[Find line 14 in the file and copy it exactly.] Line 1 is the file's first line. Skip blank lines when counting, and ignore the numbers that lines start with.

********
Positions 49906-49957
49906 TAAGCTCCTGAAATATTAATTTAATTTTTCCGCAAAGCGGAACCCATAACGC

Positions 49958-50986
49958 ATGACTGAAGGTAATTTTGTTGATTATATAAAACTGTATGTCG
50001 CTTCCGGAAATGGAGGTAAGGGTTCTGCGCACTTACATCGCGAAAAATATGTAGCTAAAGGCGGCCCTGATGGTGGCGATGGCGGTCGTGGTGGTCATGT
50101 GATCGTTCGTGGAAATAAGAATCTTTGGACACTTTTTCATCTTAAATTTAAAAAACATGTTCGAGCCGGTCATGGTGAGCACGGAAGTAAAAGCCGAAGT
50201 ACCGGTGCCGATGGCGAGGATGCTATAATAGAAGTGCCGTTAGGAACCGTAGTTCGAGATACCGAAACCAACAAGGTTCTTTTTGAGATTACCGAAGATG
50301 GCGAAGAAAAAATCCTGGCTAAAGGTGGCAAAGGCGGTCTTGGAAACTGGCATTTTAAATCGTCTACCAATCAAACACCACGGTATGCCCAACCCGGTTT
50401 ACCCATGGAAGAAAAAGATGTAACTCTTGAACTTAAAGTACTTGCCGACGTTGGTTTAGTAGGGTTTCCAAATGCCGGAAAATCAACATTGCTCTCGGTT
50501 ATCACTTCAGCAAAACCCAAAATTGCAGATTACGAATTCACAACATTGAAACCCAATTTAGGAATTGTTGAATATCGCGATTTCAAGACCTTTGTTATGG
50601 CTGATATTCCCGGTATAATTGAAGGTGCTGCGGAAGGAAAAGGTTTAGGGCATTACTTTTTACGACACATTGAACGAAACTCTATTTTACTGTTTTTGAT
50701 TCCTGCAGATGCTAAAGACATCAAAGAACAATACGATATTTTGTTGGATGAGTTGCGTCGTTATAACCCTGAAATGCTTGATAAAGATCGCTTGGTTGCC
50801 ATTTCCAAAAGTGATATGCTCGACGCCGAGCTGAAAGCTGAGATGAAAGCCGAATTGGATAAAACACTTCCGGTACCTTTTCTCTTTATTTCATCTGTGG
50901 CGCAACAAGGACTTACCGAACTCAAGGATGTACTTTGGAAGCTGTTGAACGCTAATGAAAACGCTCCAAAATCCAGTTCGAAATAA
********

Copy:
50901 CGCAACAAGGACTTACCGAACTCAAGGATGTACTTTGGAAGCTGTTGAACGCTAATGAAAACGCTCCAAAATCCAGTTCGAAATAA